Bourkou Louise Kabo
Kabo was born on 5 July 1934 in the Southern Chadian town of Sarh. She was a member of the Sara people and was raised as a Muslim. Her father, Zara Lawassi, was a postal and telecommunications worker who died 40 days after her birth. Her mother, Koutou Kilagui, worked as a trader and took Kabo to N'Djamena so she could be educated. Kilagui was criticized by some of her Muslim friends for enrolling her daughter in a French school, but she insisted that she wanted one of her children to receive a good education, since her other four children died. She died in 1942, and Kabo's extended family paid her school tuition to honor her mother.
Her aunt was a maid for a colonial officer. Once she was accused of stealing a watch, beaten by guards and stripped her of her clothes, all in front of the young Kabo. Her uncle was killed by the government after being beaten up. These brutal acts affected the young Kabo deeply, and she joined her aunt's Protestant church despite her Muslim background. After primary school, she attended a teacher's school in Moundou. There, she became acquainted with the Frenchwoman Jeanne Vial, who offered to pay for her to study in France. However, colonial governor Marie-Jacques Rogue did not allow Kabo to leave Chad since her parents did not support his party. Nonetheless, Kabo became the first Chadian woman to teach in schools where the main language of instruction was French. In 1951, she married Julien Djasgaral and had seven children. They soon divorced due to his alcoholism and disapproval of Kabo's political ambitions.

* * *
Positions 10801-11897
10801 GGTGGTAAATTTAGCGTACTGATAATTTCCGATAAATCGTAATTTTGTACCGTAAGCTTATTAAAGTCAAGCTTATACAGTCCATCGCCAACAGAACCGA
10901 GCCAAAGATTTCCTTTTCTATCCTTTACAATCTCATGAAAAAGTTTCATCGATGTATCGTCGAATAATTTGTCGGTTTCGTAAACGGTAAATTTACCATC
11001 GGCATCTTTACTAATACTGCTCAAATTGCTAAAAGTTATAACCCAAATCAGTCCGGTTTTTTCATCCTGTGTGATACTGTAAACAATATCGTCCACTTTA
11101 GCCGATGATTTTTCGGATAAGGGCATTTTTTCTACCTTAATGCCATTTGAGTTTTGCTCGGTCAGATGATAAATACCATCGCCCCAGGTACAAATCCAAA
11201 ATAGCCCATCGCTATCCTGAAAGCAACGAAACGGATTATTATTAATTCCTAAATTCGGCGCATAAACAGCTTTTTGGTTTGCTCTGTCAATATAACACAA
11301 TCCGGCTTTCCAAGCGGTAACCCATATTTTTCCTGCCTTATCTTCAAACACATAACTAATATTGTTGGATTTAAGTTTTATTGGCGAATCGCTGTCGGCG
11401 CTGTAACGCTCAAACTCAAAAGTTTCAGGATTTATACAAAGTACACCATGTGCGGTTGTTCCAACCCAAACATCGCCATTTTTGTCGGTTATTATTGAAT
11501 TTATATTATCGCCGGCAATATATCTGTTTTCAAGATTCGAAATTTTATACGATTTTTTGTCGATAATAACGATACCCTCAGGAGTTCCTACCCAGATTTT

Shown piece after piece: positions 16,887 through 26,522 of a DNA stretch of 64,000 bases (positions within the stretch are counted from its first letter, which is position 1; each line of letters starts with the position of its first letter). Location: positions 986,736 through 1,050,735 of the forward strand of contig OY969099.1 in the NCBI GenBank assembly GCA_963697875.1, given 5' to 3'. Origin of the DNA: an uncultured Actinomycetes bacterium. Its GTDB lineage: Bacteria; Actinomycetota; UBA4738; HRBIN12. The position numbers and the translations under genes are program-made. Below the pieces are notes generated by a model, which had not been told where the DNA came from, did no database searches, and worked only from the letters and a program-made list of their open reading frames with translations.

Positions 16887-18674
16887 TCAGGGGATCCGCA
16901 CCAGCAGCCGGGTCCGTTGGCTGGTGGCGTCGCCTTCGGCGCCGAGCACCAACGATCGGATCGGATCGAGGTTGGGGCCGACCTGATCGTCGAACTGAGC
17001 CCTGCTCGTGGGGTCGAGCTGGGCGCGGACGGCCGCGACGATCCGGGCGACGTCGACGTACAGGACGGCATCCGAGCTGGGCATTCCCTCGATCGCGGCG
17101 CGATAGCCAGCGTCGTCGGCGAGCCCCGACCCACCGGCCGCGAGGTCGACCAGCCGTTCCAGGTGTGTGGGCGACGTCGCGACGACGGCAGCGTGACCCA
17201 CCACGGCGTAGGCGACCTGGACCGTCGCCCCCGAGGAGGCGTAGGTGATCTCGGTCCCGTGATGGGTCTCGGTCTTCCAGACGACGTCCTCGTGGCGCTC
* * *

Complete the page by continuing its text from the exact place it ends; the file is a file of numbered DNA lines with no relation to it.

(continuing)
Entrance into politicsEdit
Kabo joined the Parti Progressiste Tchadien, where her Sara background aided her entry into politics. They chose her to run for parliament in 1962. She became the first woman elected to the parliament of Chad that year. She later recalled that her opinions were respected in the assembly despite being the only woman there. She supported François Tombalbaye despite his authoritarian governace. After Tombalbeye dismissed the parliament in 1964, Kabo and PPT colleague Kaltouma Nguembang visited the United States, Israel, and Madagascar. In the U.S., she received some support to establish a mothers' school. Kabo also recruited female teachers in travels through rural Chad. Her second husband, Alphone Ndoyengar Nodjimbang, was named secretary of education by Tombalbeye.
She refused to support Tombalbaye during his cultural revolution in the early 1970s, modeled after that of Mobutu Sese Seko. She was not fond of his decision to mandate all men to be circumcised, or his reliance on Haitian advisors. However, she later said he was the best leader of Chad that there was and his later behavior was a deviation from his earlier rule. After he was killed in 1975, she worked in the Ministry of Education until 1977.
Exile and later careerEdit
In 1979 during the civil war in Chad, she ran away to Doba, losing all of her possessions in her flight. In 1982 she left for the Central African Republic when Hissène Habré came to power, and worked as a food trader and teacher in Bangui. In 1987 she went to France as a political refugee and became interested in the education of the handicapped. She returned to Chad in 1991 after Hissène Habré was overthrown by Idriss Deby. There she served as a deputy in the parliament from 1991 to 1995, as well as being a delegate to the constitutional convention. She was a critic of female circumcision and child marriage, calling for a minimum age of 18 to be married. She also founded a chapter of the Special Olympics, acting as its president after 2000.
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- ""Une femme": Boukou Louise Kabo, députée de la nation". JournalDuTchad.com. Archived from the original on 1 July 2016. Retrieved 25 October 2016.